Police concern

...The adviser explains to Dr L that the inclusion of police concern reports in a patient’s medical record is something that could be justified if they are clinically relevant...

 

BACKGROUND: A practice receives a request from a solicitor for access to the medical records of a deceased patient – Ms H. The solicitor is acting on behalf of a close relative who is considering raising a claim of negligence. The patient’s GP – Dr L – is unsure how much of Ms H’s sizeable notes should be disclosed. Specifically, there are several police concern reports attached to the file, mostly relating to her mental health, addiction issues and concerns over her living conditions. Dr L asks an MDDUS adviser whether the police concern reports should be disclosed alongside the medical notes, or if these should be kept separate and not disclosed.

ANALYSIS/OUTCOME: The MDDUS adviser explains to Dr L that the inclusion of police concern reports in a patient’s medical record is something that could be justified if they are clinically relevant. The test as to whether the records should be disclosed to a relative making a claim is are they relevant to that claim. The practice must also be satisfied that the patient had not, or would not have, objected to such disclosure.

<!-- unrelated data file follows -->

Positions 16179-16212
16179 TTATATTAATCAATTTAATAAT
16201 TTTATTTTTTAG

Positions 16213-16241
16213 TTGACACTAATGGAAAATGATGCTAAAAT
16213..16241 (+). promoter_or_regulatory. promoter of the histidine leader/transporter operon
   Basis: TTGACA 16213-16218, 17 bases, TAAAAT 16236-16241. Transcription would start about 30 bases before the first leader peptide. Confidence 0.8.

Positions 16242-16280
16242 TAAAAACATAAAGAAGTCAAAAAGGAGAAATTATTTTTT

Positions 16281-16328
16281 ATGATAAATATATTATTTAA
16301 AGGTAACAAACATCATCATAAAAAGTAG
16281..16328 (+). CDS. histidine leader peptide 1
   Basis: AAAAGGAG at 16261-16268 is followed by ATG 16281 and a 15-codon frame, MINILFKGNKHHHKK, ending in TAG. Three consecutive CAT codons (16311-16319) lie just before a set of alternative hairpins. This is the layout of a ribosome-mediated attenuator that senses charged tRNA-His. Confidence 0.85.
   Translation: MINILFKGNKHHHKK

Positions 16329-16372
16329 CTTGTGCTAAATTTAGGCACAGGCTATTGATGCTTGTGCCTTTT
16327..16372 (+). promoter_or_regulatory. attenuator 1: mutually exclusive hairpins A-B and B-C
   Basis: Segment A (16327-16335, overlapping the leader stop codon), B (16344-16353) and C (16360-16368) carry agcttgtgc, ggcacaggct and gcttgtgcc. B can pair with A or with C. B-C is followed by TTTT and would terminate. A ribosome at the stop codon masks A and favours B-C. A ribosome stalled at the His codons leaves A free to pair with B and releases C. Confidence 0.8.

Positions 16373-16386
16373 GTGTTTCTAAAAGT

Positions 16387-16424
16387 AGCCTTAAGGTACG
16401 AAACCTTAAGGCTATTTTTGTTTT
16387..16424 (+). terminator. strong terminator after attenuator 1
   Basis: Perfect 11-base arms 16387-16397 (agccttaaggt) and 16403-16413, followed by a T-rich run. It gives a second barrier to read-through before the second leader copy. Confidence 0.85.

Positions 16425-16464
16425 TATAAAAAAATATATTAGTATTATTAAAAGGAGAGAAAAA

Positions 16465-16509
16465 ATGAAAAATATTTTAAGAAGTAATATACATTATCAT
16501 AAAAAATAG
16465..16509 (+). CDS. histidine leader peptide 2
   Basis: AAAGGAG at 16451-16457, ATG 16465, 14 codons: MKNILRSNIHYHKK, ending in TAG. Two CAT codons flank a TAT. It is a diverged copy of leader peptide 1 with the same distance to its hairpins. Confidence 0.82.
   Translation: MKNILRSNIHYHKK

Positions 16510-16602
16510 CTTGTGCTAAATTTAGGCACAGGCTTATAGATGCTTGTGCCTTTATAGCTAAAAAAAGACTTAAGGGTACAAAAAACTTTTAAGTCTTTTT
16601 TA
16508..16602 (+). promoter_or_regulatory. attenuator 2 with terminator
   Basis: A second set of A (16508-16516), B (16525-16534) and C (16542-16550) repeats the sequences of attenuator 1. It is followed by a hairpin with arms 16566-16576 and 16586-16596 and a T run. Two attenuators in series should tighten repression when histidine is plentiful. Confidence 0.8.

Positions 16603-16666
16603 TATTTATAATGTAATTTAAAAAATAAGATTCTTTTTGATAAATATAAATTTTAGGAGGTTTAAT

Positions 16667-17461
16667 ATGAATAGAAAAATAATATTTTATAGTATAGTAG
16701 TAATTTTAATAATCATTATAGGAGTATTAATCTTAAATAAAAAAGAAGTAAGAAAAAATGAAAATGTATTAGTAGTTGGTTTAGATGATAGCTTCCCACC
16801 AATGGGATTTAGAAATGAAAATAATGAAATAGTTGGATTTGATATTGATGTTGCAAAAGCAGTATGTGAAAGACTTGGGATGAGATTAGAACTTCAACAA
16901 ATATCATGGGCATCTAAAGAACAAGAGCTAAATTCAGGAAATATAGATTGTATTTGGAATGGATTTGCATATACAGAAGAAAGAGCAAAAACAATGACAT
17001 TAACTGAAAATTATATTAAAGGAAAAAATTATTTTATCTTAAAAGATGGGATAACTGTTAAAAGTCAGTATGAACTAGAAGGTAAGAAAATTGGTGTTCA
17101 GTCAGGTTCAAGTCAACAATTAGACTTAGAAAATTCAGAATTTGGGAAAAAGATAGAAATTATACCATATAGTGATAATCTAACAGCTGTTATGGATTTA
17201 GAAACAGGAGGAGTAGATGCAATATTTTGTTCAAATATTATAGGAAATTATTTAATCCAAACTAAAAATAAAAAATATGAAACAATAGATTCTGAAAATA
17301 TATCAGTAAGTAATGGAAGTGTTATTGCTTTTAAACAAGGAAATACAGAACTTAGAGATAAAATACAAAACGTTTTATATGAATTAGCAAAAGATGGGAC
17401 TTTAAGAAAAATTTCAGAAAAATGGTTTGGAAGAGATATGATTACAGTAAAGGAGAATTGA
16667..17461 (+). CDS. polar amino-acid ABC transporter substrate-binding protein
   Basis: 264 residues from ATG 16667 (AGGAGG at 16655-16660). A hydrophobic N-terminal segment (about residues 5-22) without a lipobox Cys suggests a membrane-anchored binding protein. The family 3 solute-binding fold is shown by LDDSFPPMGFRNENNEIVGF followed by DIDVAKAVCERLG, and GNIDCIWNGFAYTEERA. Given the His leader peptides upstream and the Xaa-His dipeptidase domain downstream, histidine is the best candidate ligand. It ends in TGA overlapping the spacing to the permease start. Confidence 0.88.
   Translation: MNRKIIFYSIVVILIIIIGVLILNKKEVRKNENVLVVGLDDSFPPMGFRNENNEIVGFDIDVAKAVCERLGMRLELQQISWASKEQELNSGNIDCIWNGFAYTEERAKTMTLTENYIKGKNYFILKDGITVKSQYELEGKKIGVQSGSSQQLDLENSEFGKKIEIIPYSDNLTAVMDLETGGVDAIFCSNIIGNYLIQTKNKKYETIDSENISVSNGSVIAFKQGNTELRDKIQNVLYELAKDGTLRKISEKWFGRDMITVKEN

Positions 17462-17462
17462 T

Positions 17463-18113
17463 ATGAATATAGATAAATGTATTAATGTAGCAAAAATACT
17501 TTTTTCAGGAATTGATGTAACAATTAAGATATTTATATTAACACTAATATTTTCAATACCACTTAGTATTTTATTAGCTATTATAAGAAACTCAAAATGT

If a decision is made to disclose them, the practice must comply with the GMC guidance on confidentiality and the Data Protection Act 2018, for example redacting information that could cause serious harm and identify third parties.

KEY POINTS

  • Documents such as police concern reports should only form part of a patient’s medical record if they are clinically relevant.
  • Be sure to comply with relevant GMC guidance on confidentiality before disclosing a patient’s record.
  • Information not relevant to a claim, that identifies a third party or could cause serious harm should be redacted.